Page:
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Go Girl

Swati Sahni wanted to become a fighter pilot. That didn’t happen because the Indian Air Force doesn’t recruit women in combat roles.

Published: 11th April 2015 03:33 PM  |   Last Updated: 14th April 2015 03:08 AM   |  A+A-

Swati Sahni, 31

Senior First Officer, Flight Operations, IndiGo

Swati Sahni.jpg

Swati Sahni wanted to become a fighter pilot. That didn’t happen because the Indian Air Force doesn’t recruit women in combat roles. She was disappointed because a woman can fight back as well as a man. But, it wasn’t long before a lucrative opportunity came knocking, and she joined IndiGo, the airline, five years ago. “It was the best decision I made, for two reasons. First, I feel very content working with India’s most professional and modern airline, and second, it gives me an opportunity to travel, which I absolutely love,” says Sahni, who finds that being a hub for travellers, Delhi offers great options for direct connectivity. Taking vacations, she says, is a lot easier since numerous destinations can be covered from her home base.

Like most pilots, Sahni too works odd hours. Does she regret being away from home? Not one bit. She has all the support she needs from her husband, who encourages her to work harder and better. “He understands that I love my job,” she says, adding, “When we’re not working, we like to spend time together, maybe over a quiet meal. With Delhi being the epicentre of all kinds of culinary choices, from street food options like the Paranthe Wali Gali in Chandni Chowk to the upscale Cyber Hub in Gurgaon, we are never disappointed. It increases our happiness quotient since we’re spoilt for choice,” she says.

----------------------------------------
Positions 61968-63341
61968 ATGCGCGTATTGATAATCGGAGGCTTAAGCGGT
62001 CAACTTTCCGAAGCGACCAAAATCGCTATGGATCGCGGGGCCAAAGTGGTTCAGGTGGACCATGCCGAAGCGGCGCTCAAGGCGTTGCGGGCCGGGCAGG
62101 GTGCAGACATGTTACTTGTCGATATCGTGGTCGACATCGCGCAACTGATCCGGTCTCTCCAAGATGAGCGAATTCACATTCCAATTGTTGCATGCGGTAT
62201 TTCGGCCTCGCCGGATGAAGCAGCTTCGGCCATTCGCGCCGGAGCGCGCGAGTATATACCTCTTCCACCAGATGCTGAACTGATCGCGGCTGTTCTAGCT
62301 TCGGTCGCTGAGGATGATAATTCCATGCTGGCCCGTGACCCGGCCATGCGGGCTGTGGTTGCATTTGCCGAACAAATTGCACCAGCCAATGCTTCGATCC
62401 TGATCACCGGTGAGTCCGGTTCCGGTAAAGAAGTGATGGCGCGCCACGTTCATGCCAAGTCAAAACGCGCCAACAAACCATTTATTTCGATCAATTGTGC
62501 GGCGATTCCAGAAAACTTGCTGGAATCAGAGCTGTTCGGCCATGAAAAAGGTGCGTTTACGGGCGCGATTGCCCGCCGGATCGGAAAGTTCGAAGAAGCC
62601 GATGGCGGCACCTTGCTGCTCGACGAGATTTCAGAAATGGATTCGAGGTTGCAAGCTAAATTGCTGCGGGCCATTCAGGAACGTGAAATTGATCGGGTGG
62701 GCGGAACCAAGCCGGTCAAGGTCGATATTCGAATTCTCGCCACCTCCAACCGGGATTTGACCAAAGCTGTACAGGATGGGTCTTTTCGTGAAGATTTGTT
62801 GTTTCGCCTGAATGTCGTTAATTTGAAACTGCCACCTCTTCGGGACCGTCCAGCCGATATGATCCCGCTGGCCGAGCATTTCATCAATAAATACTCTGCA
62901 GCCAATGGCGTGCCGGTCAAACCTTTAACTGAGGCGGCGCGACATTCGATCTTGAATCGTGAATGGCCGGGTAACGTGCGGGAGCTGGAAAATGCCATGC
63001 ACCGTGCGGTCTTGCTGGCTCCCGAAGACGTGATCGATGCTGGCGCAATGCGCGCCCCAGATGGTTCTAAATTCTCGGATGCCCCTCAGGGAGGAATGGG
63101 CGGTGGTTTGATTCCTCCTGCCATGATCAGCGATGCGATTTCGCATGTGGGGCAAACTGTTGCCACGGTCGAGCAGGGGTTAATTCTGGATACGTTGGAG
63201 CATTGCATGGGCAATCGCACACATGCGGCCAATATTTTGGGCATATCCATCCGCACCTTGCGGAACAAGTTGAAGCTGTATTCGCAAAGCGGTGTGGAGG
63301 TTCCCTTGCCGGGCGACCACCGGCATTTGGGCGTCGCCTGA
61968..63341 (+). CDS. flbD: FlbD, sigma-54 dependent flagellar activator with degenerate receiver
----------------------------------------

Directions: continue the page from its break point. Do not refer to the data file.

Living in a multicultural setup, with a cosmopolitan population like Delhi’s, it has helped the pilot appreciate various cultures, closely and equally. “Whether it’s Diwali, Eid or Christmas, everything is celebrated with the same fervour. That ethos makes an individual more aware of diversity, appreciating the little things each culture has to offer,” she says.

Coming from a south Delhi Punjabi family, Sahni finds herself easily adaptable to change. She has learnt to act according to any situation she finds herself in. Besides flying, the other things that have taught her this valuable virtue are the ever changing seasons of Delhi, each bringing with it, its own set of challenges and pleasures.

“Whether it’s the hot summers or cool winters, they teach you to brave all kind of extremities. Similarly, it’s taught me to live and work with the same spirit,” she says.

No flight of fancies, this girl.



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